How does everyone feel about delivery?
In these new fangled modern times you can have just about anything delivered: Thai food, Indian food, groceries, pet food and even dry cleaning. The possibilities are endless.
In our crazy, pre-kid, free wheeling youth, we used to love delivery. Remember Kozmo.com? Tim and I used to have them deliver a movie and a pint of Ben and Jerry’s a little more often than I care to admit. But we were young and foolish then, we would never do that now (even if their coupon system was still broken and we could always get it free)
On one hand, one car/truck driving around and making deliveries is better than many cars driving around running errands. But the delivery vehicles are usually large and loud and they drive through otherwise quiet neighborhoods all day long.
This morning, on our walk to school, I saw a delivery driver taking a nap in the cab of his Amazon Fresh truck. I know those guys and gals work all night long, and he was probably real tired, but come on, couldn’t he pick a more discreet parking spot for his nap than the walking route to the school?
What do you think?
Is delivery just a convenient, modern way to get the stuff you need?
What’s the craziest thing you’ve seen delivered (maybe I don’t really want to know)
Not particularly crazy, but odd, there’s a local pizza joint here (in Metro DC) that delivers beer too. Don’t know how legal that is, but definitely handy at times. Does anyone else seen this sort of thing?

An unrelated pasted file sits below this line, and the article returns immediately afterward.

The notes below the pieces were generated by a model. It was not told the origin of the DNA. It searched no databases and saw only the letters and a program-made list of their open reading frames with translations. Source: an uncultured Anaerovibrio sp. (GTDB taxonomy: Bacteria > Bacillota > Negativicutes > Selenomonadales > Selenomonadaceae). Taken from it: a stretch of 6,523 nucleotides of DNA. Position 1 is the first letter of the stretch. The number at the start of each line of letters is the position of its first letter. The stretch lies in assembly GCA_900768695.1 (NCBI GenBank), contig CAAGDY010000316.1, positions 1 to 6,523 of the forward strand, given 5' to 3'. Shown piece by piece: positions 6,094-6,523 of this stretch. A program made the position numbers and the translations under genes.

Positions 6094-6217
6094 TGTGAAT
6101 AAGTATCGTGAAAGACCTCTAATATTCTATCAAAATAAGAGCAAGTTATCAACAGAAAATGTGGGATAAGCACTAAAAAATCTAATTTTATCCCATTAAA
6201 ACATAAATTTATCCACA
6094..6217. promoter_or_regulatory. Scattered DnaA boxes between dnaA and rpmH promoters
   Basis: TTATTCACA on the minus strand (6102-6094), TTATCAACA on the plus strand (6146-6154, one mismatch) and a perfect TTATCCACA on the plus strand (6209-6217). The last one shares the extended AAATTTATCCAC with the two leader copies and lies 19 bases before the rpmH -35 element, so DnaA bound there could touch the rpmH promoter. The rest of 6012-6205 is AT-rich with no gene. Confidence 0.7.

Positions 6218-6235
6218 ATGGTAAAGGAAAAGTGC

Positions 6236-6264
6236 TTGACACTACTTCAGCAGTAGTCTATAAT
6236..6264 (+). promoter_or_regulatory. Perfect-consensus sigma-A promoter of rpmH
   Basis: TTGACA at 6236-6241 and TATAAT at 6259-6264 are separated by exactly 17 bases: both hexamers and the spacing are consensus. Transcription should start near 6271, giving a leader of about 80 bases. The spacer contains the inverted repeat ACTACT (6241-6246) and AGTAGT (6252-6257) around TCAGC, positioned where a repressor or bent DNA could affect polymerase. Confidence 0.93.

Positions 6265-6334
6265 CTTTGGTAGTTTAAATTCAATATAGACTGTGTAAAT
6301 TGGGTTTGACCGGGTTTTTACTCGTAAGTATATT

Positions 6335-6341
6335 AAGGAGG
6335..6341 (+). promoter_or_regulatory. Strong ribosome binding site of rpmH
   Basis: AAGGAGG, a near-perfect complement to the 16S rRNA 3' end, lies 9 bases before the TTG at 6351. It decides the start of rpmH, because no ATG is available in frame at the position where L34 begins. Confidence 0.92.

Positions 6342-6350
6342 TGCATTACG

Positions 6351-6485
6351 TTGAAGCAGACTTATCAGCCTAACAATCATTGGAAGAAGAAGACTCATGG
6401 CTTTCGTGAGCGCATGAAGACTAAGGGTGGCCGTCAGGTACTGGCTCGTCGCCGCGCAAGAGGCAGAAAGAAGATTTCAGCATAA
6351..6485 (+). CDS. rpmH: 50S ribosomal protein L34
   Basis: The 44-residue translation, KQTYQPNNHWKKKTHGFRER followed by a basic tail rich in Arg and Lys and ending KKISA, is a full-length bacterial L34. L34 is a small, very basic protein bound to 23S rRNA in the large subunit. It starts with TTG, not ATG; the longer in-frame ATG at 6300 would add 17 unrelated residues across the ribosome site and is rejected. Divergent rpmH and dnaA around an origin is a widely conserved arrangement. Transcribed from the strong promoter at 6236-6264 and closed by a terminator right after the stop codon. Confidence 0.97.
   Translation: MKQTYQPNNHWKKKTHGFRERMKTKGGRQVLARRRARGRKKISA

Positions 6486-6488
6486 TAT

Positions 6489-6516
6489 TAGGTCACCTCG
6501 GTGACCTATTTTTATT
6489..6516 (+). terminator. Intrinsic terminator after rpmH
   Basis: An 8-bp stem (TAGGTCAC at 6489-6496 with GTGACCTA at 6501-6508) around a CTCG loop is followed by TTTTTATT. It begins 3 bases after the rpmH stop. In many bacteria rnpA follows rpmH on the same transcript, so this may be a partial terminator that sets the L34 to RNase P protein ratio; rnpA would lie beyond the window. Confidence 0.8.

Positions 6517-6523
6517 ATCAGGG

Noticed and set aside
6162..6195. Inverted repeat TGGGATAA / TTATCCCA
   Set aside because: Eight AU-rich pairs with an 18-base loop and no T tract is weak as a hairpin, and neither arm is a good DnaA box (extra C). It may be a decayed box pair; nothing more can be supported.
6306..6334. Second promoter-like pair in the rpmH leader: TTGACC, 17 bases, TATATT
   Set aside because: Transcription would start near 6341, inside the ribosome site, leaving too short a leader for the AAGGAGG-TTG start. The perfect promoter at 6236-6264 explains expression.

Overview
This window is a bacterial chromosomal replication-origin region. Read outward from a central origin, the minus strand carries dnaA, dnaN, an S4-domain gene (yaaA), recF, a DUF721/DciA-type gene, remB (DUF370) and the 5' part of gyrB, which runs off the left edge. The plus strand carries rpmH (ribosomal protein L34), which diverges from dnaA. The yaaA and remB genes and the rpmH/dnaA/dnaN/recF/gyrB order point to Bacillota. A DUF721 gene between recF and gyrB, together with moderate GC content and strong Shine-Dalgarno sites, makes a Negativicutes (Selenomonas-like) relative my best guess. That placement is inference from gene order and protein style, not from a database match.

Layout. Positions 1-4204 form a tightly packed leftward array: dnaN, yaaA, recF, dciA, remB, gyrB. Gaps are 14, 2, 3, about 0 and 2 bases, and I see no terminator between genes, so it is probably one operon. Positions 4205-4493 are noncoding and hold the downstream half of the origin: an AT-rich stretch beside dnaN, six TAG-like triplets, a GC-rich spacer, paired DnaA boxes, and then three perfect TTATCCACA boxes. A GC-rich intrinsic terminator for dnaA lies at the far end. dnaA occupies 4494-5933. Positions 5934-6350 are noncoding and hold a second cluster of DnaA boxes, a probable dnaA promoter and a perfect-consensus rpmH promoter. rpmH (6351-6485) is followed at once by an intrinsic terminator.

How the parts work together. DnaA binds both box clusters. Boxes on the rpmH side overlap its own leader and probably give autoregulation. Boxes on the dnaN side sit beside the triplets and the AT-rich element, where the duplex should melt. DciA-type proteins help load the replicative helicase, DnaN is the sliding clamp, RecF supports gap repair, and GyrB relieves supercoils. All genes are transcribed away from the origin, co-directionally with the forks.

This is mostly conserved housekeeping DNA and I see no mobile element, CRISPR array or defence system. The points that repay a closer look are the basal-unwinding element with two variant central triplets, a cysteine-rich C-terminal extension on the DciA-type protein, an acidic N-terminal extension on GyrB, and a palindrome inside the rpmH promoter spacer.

When I lived in Savannah, a fantastic pizza place opened up (Vinnie Van Gogo’s) and they used Worksman “short john” style bikes for all their deliveries. Savannah is nice and flat, and very fun to ride at night.
When I first got my Yuba Mundo I (somewhat) jokingly thought about offering to my close neighbors various delivery services. We have a bunch of groceries, beer stores, and restaurants within a mile, and I liked the idea of putting in lots of purposeful miles. The initial thought was beer (of course). I figured if someone asked me to pickup a six pack, the deal would be I deliver them a five pack. Who knows, maybe this could be my “retirement job” someday.
WA has really tight liquor laws…beer delivery would never fly here. Although that would be really nice. I bet your neighbors would totally go for the 5 pack deal. They’d probably pay you as well!
There is one pizza place in Seattle that delivers by bike: http://www.yelp.com/biz/snoose-junction-pizzeria-seattle Has anyone tried it?
How I miss Kozmo.com … my wife and I (independently, a sure sign of compatibility) were Kozmo fiends – movie, frozen pizza, and ice cream. Toothpaste and TP, one time. Yeah, we were/are lazy like that.
But in San Francisco, they delivered by bike, so we were guilty of sloth but of the low carbon footprint kind.
Maybe I need one of their spiffy orange bags:
we were so disappointed when Kosmo tanked. I should have told you the bags were a sore subject….Shhhh…don’t mention the bags…Tim has lost out on a few on ebay and he’s still bummed about it : )
I get my groceries delivered but the delivery van delivers to a bunch of houses in our neighbourhood and is reasonably quiet and fuel efficient. Scheduled weekly delivery such as this really does take cars off the road and so in my book they are a good thing.
Unless they are delivering to three or four customers at a time, restaurant deliveries are not so efficient.
I’ve never tried grocery delivery. I can see how it could be efficient if done right. I also wonder about packaging….is everything wrapped up and packaged?
Anne didn’t mention but we pretty much swore off Pizza delivery in the past year.
The main reason? My commute home each evening goes right by a Pizza Hut delivery-only place (plus about three other pizza places directly; too), and I’m assaulted by both the odors and the really bad driving.